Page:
14.017 Hot Ones: The Pantry Edition

Cycle 14 – Item 17

22 (Sun) January 2023

Hot Ones: The Pantry Edition

3.0

by me

at home

-Changgok, Sujeong, Seongnam, Gyeonggi, Republic of Korea-

with the Family

Hot Ones is a talk show on YouTube, produced by the channel First We Feast, hosted by Chris Evans.  19 seasons thus far, 278 episodes (see most recently Paul Dano Needs A Burp Cloth While Eating Spicy Wings).  Every episode features a celebrity guest who is interviewed while eating a lineup of 10 chicken wings (or a non-chicken alternative, for example, if the guest is vegan), coated in various hot sauces, each in ascending level of hotness (as measured in Scoville units).

My shortcut to fried chicken these days involves a quick toss in buchim garu, a blend of starch and seasoning, used to make jeon.
Even with a single deep-fry, the wings turn out crispy and golden.

IZ and I are huge fans.

The show delivers big on 3 fronts : i) intellectual: the interview questions are extremely well-researched, resulting in deep-cut questions that delve not only into the guest’s professional career, but more often into their personal interests and early histories (many guests conclude the episode by proclaiming that it was the best interview ever); ii) emotional: the shared pain of the hot wings creates a bonding experience between the host and guest, eliciting frank responses to questions (in most cases, the guest will break down at some point and let loose); iii) physical: the guest’s approach to eating the wings, as well as their reactions, are supremely fun to watch (whether they eat the entire wing, or just nibble; whether they drink water/milk; how much they sweat).  One of my favorite episodes features Paul Rudd, who is surprisingly good with the heat (see Paul Rudd Does a Historic Dab While Eating Spicy Wings).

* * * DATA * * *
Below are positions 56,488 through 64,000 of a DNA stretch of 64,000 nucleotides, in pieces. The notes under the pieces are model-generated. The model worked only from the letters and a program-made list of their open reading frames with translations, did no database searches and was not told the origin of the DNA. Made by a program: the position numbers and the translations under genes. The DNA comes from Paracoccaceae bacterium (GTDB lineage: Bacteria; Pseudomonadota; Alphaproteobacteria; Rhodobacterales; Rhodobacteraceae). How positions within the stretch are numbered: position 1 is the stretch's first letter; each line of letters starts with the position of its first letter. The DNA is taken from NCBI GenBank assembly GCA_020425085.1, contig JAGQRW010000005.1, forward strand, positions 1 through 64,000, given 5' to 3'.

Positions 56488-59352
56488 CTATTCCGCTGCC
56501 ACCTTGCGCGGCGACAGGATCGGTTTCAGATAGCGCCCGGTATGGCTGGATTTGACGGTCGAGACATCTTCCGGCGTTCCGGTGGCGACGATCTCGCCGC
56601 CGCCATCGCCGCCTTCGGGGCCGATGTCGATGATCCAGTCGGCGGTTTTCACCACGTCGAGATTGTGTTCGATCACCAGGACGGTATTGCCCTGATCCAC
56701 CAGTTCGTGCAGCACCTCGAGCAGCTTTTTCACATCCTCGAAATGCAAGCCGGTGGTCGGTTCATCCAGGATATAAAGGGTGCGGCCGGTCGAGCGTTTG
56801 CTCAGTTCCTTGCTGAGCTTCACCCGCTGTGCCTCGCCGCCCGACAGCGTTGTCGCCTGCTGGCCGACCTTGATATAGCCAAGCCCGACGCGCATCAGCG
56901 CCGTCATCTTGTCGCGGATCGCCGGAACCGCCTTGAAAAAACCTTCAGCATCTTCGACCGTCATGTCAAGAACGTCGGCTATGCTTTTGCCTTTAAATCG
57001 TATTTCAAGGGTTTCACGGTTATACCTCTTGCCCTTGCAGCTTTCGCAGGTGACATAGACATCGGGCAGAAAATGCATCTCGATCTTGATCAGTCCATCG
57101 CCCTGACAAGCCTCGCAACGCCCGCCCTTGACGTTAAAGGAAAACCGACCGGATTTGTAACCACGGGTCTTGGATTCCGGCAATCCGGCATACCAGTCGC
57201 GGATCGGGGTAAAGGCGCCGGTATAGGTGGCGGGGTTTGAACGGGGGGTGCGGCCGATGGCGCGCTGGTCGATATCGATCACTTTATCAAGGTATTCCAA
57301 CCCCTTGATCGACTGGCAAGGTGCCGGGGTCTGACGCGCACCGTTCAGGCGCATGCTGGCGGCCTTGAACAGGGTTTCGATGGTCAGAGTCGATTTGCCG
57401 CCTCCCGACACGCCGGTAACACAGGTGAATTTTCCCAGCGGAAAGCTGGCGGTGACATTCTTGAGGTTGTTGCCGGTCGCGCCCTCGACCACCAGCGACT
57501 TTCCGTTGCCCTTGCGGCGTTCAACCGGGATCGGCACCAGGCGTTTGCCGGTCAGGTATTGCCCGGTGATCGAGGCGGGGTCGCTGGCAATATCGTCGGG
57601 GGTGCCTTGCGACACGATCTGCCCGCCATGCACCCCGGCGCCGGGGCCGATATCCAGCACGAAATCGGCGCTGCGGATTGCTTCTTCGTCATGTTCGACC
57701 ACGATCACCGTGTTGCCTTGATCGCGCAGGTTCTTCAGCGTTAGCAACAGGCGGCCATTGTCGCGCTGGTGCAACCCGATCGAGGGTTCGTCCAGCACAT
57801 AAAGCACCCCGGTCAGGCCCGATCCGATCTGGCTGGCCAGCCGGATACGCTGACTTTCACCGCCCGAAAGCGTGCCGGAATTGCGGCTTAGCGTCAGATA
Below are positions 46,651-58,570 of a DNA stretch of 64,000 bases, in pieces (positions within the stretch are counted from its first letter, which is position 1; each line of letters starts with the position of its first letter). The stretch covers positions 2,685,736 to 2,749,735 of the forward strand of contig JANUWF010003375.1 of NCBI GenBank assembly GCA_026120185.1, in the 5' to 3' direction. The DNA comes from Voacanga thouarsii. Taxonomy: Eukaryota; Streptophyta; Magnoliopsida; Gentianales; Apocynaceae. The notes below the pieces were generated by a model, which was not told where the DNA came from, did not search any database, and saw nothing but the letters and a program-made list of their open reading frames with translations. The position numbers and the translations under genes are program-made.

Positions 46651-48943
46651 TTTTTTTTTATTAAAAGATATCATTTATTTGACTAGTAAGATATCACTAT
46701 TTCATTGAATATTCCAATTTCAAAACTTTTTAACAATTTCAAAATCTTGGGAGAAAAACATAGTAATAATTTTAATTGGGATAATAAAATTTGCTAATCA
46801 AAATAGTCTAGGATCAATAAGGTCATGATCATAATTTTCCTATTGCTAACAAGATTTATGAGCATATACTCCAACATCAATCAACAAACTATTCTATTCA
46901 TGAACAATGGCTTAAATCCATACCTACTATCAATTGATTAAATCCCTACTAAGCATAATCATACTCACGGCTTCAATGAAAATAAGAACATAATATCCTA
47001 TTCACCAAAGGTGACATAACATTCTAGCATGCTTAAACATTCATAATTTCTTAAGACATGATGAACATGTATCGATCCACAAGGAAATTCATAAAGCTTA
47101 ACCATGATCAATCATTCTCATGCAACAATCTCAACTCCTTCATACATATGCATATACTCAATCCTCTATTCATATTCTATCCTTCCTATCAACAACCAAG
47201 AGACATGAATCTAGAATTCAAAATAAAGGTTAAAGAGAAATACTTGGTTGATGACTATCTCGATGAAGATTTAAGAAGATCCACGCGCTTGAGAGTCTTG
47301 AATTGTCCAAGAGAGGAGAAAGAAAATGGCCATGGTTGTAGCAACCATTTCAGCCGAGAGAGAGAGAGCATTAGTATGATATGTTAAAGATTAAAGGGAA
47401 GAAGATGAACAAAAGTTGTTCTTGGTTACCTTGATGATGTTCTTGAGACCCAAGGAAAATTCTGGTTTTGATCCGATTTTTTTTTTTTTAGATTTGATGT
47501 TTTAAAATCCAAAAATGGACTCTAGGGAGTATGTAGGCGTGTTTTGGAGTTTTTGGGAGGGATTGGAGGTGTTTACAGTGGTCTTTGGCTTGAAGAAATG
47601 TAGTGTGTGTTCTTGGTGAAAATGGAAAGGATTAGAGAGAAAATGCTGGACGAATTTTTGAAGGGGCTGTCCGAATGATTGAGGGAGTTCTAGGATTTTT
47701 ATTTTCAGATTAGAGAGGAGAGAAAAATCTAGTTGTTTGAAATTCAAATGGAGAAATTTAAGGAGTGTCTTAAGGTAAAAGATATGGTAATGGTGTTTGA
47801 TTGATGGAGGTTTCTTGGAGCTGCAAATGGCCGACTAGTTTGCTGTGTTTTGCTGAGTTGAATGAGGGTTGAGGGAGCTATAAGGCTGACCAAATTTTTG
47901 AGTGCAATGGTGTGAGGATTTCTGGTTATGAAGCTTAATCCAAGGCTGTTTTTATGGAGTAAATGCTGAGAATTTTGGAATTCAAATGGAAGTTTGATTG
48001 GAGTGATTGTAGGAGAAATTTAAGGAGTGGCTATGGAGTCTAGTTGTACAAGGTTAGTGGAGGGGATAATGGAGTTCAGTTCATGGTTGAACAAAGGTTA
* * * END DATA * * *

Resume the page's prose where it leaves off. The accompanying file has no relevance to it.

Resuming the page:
I don’t have enough bowls to do a full array at one time.

For the inaugural home edition, I started with staple hot sauces that I always have on hand.  And rather than a full array of 10 sauces, I did a half-version with 5.  The wings (drumettes only, because that’s all our supermarket sells) were deep-fried in multiple batches; for each hot sauce, 3 tablespoons were poured into a bowl, into which 4 wings were placed, then covered with another bowl and tossed until the wings were fully coated in the sauce.

Whereas the actual show now features an array of specialty hot sauces, including some developed/sold by the production company, the first few seasons of the show used products broadly available on the mass market, such as Tabasco, Sriracha, and Cholulu,

Did you know: the Scoville scale (aka Scoville organoleptic test), developed by American pharmacist Wilbur Scoville in 1912, quantifies the relative heat of chili peppers.  Taking a given chili pepper, the capsaicinoids that provide the heat are extracted, then sampled by a panel of tasters over multiple rounds, diluted in increasing amounts of sugar water, until the heat is no longer discernible.  The more dilution required, the more Scoville heat units, the hotter the chili pepper.  A bell pepper has a Scoville rating of 0, jalapeño pepper is about 2,500 units, while the famed Carolina Reaper is 1,500,000+ units.  The obvious flaw in the process is that the results depend on the subjective judgments of the tasters. 

It was fun.  As none of the hot sauces were perceived as being particularly hot by any of us, the pain element was regrettably absent.  And though Hot Ones isn’t about rating the sauces in terms of taste, we all agreed that Tabasco was the best – best balance of heat + tang  + sweetness.  I look forward to future iterations with a different lineup of hot sauces.

On the show, an optional tradition is to add an extra dollop of the hot sauce on the final wing: i.e., “The Last Dab.”

(See also GLOBAL FOOD GLOSSARY)

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